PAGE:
Taliadoros also recalls Postecoglou’s “steely determination”. He picked up that drive from his parents, who moved Down Under when Postecoglou was five. An estimated 250,000 Greeks now live in Melbourne, which has given it a very unofficial status as Greece’s third-largest city, behind only Athens and Thessaloniki.
The 57-year-old’s father was a furniture maker who worked such long hours that Postecoglou says he sometimes got to see him only on match days at their local football club, originally known as South Melbourne Hallas, founded by Greek migrants in 1959.
Bill Papastergiadis, who is the president of the Greek Community of Melbourne and played on the same Monash University football team as Postecoglou, believes that the former Australia national team coach’s career achievements have helped change perceptions of migrants in the country, saying: “To celebrate multiculturalism, you need success stories, something to hang your hat, and Ange is one of the best success stories.
“There was a period of time where we, as early migrants, were considered as outsiders here. It meant they had to work twice as hard, and that’s true of Ange. He worked very hard at his craft. He’s also a relatively quiet guy. He hasn’t forgotten where he’s from.”
Postecoglou is a passionate fan of Carlton, an Australian rules club in Melbourne, and his love of sport is reflected in the city. From underneath the towering city-centre skyscrapers, rowers scull along the Yarra river towards Melbourne Park, where the iconic venue for the Australian Open tennis lies adjacent to the water, with Melbourne Rectangular Stadium’s dome-shaped roof in the background and, across a railway bridge, the unmistakable Melbourne Cricket Ground.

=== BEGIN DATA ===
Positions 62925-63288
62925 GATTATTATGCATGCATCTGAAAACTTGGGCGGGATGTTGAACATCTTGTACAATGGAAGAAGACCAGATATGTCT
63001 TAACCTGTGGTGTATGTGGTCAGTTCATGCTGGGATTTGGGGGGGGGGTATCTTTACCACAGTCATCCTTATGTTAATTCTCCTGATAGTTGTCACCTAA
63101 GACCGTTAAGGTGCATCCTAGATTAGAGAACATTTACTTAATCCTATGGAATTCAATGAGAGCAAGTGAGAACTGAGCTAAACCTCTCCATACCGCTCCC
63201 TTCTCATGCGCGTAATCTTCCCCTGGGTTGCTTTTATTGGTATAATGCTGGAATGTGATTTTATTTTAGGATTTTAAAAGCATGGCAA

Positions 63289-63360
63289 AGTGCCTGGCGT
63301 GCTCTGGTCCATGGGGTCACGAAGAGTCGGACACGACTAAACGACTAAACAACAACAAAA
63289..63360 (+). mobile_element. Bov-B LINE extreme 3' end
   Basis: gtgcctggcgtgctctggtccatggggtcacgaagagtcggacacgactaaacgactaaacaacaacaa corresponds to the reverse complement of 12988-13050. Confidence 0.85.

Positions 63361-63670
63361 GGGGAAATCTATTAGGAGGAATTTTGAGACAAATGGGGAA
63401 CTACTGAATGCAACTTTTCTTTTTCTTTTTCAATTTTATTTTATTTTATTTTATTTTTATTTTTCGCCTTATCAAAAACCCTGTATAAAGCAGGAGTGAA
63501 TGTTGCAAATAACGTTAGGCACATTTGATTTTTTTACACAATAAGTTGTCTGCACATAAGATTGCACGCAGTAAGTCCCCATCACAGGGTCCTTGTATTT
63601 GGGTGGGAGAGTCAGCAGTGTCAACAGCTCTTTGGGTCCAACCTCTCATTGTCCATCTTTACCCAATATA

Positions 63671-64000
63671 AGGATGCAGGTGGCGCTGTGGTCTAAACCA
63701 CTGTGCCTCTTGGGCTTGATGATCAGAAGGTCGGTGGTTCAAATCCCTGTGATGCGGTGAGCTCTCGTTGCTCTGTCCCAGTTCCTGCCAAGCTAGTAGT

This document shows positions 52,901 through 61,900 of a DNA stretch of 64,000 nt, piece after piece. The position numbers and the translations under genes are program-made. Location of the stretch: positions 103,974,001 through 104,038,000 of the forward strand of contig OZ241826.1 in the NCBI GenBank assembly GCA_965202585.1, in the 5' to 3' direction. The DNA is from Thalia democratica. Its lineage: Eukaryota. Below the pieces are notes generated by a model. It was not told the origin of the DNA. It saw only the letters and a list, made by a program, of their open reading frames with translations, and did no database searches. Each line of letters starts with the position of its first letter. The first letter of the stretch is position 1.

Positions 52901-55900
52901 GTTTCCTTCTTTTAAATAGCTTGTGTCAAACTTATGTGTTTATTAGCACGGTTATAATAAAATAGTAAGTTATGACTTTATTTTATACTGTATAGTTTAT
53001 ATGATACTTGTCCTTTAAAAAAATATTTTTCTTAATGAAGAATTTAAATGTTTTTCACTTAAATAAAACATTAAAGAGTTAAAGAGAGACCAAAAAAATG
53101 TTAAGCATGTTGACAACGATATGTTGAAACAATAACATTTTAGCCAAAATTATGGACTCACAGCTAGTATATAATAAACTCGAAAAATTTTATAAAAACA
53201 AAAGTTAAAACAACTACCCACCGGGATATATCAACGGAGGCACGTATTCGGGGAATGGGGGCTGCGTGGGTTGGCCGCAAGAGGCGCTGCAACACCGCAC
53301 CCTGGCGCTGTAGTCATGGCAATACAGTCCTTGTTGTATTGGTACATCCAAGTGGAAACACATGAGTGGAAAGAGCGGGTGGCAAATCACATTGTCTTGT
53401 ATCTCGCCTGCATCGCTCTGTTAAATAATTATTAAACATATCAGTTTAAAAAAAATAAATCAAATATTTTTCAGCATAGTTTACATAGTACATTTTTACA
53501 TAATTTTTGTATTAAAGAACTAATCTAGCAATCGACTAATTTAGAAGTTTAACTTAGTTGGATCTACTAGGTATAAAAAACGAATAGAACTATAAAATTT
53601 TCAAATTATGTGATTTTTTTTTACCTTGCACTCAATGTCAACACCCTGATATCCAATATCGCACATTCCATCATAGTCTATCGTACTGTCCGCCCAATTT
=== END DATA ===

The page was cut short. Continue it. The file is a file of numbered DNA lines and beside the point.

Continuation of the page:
Head south of the river and a short walk leads you to more sports complexes. There is an aquatic centre, squash courts, an indoor hockey centre and Albert Park, which transforms into the city’s Formula One circuit once a year. Just inside where turn five would be stands the Lakeside Stadium, the home of South Melbourne, where Postecoglou made his first foray into management in 1996.
After two league triumphs with his beloved old club, he would go on to face Manchester United in the 2000 Club World Cup, win titles with Brisbane Roar, Japanese side Yokohama Marinos and most recently the treble with Celtic. Not forgetting that he led Australia to their first Asian Cup title in 2015, a trophy which stamped his name into Australian sporting history.
Papastergiadis, who is also now chairman of South Melbourne, says: “It’s arguable that he’s the most successful coach the country has ever had. It’s unusual for someone’s name to be mentioned on a loudspeaker at a match here and for there to be a boisterous round of applause, but he’s engendered that respect.”
Palatsides, who now coaches Melbourne Victory’s youth team, feels Postecoglou has “changed the perception of an Australian coach” worldwide, saying: “Ange has paved the way for all Australian coaches, and given us great courage to be able to dream of things that we probably couldn’t have dreamt of in the past.”